Ruggeri et al. (2018) are interested in the sharing decisions of Italian and Singaporean children and adolescents, examining – through an adapted dictator game with the use of a comic character, so as to experimentally study how the participants think goods should be shared – the influence of peers versus adults and of fair versus unfair suggestions. And while the unsurprising findings still offer useful insights to educators and practitioners who work with young people, there should also be greater attention on sample selection and the importance of research context.
Student expectations to earn S$3,000 to S$4,000 from their first jobs: Contextualising expectations with reality
Scholarship portal BrightSparks conducted a survey of 3,215 university, polytechnic, and junior college students, and news outlets ran with the provocative headlines “1 in 5 students in Singapore expect starting salaries of S$4,000 or more, survey finds” (Nov. 21) and “Three in four students in Singapore expect more than $3,000 from their first job” (Nov. 20). Unsurprisingly, the headlines drew derisive criticisms against young Singaporeans characterised as being unrealistic or too demanding with their inflated salary expectations, even though results of the Ministry of Education’s Graduate Employment Surveys (GES) show that the expected starting salaries – especially that of potential university graduates – are very much in reach.
“Interprofessional collaboration between social workers and school counsellors in tackling youth at-risk behaviour”: Of social service mandates and definitions of “at-risk”
The collaboration (and conflicts) between social workers and school counsellors – in the school context, working with and for “at-risk” students – is (are) the focus of Lim and Wong’s (2018) study, which has the potential to offer practical recommendations for such professionals across Singapore. While some of the dynamics are well-documented, three limitations should be highlighted: First, the focus on inter-professional collaboration at the individual level ignores more structural mandates dictating the roles of the counsellors and social workers (and is thus a missed opportunity to interrogate how the professionals perceive their responsibilities); second, there was only one counsellor-social worker dyad in the sample of nine, which means professional interactions were not adequately captured; and third, persistent reliance on the label “at-risk”, in my opinion, continues to be problematic.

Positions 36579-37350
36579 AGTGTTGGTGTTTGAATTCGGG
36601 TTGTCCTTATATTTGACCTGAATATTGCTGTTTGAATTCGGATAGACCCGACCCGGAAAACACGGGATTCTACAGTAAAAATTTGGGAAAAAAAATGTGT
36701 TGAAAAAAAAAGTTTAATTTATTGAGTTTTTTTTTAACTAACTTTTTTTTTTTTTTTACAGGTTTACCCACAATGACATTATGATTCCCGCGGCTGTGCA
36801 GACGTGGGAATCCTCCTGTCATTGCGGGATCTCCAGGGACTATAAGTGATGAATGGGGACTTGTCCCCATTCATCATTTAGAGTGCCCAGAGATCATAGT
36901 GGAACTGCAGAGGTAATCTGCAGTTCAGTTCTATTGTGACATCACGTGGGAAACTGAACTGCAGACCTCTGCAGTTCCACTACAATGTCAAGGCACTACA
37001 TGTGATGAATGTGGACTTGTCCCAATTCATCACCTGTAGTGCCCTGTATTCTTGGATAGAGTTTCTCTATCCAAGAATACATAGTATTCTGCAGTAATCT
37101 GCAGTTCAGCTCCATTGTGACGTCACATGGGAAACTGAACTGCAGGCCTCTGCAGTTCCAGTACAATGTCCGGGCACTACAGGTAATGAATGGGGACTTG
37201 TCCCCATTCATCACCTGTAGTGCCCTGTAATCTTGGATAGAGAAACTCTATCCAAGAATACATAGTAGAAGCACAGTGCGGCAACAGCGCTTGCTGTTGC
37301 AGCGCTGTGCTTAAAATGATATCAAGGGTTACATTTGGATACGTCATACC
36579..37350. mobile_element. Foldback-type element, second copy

“‘Bridges and ladders’: The paradox of equity in excellence in Singapore schools”: The problem of inequality beyond the schools
That the Singaporean discourse on inequality has centred disproportionately on schools and the education system is unsurprising, especially since meritocracy remains perceived as the country’s main principle of governance. Yet, notwithstanding the elitism and lack of demographic representation associated with top schools, if sources of inequality stem from economic or labour policies, the hypothesis that the education system could in fact be mitigating the effects of socio-economic disparities should be taken more seriously.
““Getting ahead in Singapore”: How neighbourhoods, gender, and ethnicity affect enrolment into elite schools”: Using JC yearbooks as data
Given the challenges associated with obtaining complete data of the socio-economic diversity of Singapore’s top schools, Chua et al.’s (2019) research strategy of using 40 years of junior college (JC) yearbooks (1971 to 2010) as data – to study the influence of neighbourhoods, gender, and ethnicity on elite school enrolment – is therefore a very interesting workaround.